The UN Security Council has ended an emergency session without agreeing on an immediate response to North Korea's long range rocket launch. Pyongyang hails satellite launch as huge success.
Satellite launch or security threat? The jury's out
A United Nations Security Council emergency session has ended with no immediate action against North Korea for its rocket launch.
US President Barack Obama said North Korea's move was intended as a threat to countries "near and far" and that Pyongyang must be forced to change.
China and Russia called on all sides for restraint. Both had made clear before the launch that they would use their veto power to block any resolution imposing new sanctions on Pyongyang.
UN Security Council members "agreed to continue consultations on the appropriate reaction by the council ...given the urgency of the matter," Mexican U.N. Ambassador Claude Heller, who holds the body's rotating presidency, told reporters.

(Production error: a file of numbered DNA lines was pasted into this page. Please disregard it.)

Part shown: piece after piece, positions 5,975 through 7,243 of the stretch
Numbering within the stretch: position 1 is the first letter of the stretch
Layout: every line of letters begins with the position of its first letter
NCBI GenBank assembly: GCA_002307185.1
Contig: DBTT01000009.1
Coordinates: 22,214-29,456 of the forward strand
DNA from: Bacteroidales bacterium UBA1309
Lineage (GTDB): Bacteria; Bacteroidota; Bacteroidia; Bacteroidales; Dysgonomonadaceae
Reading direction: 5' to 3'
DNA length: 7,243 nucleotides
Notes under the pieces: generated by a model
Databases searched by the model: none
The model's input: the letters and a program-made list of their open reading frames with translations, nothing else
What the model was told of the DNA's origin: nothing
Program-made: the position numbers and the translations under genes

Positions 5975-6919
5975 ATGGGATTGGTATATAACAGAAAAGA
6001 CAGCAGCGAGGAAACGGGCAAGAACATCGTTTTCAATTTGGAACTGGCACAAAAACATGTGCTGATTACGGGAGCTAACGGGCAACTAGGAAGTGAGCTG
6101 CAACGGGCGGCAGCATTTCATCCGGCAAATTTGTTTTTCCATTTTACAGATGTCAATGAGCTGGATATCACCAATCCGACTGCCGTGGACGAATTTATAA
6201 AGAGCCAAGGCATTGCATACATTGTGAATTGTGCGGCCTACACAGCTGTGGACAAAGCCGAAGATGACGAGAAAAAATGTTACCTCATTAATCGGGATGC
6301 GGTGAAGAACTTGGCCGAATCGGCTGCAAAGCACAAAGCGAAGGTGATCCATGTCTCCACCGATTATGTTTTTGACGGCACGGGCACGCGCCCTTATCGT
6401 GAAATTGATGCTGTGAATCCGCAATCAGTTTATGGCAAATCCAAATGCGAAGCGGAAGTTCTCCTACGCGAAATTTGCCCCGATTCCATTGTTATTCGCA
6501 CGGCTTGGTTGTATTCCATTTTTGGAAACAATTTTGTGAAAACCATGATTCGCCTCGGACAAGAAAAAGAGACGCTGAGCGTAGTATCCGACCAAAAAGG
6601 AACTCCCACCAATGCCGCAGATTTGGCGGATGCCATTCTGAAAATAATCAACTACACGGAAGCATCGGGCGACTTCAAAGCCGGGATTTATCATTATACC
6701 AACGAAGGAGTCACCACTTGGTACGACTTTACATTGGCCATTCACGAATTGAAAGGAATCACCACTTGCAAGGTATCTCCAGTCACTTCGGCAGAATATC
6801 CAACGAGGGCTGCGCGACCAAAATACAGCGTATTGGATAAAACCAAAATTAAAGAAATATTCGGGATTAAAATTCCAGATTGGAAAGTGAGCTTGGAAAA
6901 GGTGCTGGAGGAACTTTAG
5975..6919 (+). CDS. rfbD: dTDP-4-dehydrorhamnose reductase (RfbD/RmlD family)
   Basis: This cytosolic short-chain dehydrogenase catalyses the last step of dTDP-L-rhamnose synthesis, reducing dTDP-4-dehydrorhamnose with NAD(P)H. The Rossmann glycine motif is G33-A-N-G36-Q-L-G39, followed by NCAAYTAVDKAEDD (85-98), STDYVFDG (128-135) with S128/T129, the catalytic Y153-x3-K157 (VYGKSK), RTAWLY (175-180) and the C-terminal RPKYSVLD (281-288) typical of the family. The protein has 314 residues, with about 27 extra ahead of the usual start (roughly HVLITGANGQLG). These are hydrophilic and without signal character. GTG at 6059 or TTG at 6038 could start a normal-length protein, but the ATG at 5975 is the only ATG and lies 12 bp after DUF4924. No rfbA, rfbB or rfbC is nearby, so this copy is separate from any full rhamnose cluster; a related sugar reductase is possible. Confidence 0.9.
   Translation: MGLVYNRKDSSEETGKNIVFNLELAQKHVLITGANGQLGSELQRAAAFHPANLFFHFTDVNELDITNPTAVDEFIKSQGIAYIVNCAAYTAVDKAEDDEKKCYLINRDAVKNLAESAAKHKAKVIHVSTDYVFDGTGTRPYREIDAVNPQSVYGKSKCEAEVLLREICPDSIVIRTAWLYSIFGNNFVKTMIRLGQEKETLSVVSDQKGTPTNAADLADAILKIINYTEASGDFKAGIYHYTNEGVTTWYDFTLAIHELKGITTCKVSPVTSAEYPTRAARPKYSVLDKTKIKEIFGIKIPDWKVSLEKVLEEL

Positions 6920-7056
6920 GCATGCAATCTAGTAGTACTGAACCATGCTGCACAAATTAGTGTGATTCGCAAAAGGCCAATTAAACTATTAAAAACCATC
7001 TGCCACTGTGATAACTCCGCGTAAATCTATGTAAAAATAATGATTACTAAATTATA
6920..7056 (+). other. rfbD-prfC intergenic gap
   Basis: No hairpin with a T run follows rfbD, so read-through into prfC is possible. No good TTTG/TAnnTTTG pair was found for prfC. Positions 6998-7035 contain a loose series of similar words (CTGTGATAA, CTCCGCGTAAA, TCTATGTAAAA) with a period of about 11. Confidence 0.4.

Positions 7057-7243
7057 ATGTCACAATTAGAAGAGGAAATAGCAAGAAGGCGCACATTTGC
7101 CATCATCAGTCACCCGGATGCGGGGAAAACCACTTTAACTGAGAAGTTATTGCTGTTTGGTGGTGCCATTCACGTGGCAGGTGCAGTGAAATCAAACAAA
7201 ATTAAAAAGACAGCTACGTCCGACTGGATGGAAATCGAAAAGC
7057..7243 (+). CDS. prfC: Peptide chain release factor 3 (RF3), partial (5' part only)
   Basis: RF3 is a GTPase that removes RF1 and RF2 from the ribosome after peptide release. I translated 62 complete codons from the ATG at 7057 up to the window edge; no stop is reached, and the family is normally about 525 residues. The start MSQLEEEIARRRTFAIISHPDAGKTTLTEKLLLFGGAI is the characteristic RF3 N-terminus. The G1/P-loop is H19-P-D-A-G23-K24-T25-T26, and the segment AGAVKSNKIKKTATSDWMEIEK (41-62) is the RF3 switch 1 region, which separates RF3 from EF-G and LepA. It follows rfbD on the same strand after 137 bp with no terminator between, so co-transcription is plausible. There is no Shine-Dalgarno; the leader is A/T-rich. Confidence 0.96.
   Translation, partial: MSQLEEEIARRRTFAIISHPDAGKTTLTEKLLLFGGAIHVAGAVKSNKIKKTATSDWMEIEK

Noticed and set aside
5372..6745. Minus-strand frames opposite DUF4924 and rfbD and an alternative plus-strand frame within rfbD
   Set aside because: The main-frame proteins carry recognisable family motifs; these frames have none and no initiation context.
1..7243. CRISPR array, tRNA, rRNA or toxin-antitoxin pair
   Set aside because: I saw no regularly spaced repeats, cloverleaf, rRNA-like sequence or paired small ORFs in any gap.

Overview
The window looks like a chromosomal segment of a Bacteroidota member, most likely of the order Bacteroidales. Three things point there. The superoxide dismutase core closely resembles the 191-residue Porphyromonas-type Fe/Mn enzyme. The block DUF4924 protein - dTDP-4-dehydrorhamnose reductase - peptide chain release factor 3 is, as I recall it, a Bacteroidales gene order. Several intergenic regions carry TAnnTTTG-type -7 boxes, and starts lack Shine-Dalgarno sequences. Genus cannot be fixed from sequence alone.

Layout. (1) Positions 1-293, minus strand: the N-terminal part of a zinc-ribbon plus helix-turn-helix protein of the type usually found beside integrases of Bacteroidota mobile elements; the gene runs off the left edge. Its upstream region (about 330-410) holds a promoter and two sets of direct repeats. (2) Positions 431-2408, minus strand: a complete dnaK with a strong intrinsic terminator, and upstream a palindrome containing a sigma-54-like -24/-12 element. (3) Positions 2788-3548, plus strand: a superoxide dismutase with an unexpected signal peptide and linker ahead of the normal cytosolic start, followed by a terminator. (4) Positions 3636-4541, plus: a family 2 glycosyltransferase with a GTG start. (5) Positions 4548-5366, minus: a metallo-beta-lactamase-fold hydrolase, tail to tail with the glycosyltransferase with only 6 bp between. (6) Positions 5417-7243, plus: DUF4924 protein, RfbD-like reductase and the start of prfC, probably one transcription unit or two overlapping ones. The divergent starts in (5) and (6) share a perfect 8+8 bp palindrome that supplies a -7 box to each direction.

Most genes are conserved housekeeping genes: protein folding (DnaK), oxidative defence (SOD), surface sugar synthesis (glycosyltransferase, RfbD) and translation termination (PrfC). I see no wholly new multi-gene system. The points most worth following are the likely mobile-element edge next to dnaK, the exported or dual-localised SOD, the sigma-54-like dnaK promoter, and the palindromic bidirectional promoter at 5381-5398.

US Ambassador Susan Rice and Japanese Ambassador Yukio Takasu both called for a clear and firm response and said they wanted to see a fresh resolution.
Chinese Ambassador Zhang Yesui said any reaction must be "cautious and proportionate."
Washington and Tokyo want a resolution demanding stricter enforcement, and possibly expansion, of an existing arms embargo and financial sanctions.
New sanctions seem unlikely and it was unclear whether Moscow and Beijing would agree to a tightening of existing sanctions regime, including an arms embargo, against North Korea's communist regime.
Pyongyang says that it successfully launched a communications satellite but the US and South Korea called the mission a failure because the payload failed to get into orbit.
Meanwhile Japanese ships continue to comb the area in the Pacific Ocean where debris from the rocket went down to determine whether the object was a satellite or part of a long-range ballistic missile.